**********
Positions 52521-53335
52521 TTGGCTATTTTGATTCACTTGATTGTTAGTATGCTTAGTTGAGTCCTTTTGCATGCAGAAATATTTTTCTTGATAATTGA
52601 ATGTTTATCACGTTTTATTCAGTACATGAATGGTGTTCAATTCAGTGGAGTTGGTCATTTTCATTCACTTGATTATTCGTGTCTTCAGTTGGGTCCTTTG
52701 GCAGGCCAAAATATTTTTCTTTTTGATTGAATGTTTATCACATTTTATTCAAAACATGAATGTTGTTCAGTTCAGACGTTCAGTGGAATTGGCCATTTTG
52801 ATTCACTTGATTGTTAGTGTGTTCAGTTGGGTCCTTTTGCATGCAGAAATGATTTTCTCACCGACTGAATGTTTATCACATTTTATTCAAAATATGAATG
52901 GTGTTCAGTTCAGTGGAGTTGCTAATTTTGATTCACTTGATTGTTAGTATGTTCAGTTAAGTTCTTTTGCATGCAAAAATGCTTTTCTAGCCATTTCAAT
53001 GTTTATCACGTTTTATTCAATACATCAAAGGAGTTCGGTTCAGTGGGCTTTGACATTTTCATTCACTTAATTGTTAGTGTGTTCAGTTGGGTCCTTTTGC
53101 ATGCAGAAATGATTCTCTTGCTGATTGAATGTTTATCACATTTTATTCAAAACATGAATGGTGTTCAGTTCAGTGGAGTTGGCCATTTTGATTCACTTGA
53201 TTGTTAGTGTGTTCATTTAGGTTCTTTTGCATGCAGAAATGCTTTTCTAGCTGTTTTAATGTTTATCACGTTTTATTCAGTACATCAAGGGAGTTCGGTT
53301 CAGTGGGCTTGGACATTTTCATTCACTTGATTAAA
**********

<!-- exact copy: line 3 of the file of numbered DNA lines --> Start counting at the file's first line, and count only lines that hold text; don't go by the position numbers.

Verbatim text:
52601 ATGTTTATCACGTTTTATTCAGTACATGAATGGTGTTCAATTCAGTGGAGTTGGTCATTTTCATTCACTTGATTATTCGTGTCTTCAGTTGGGTCCTTTG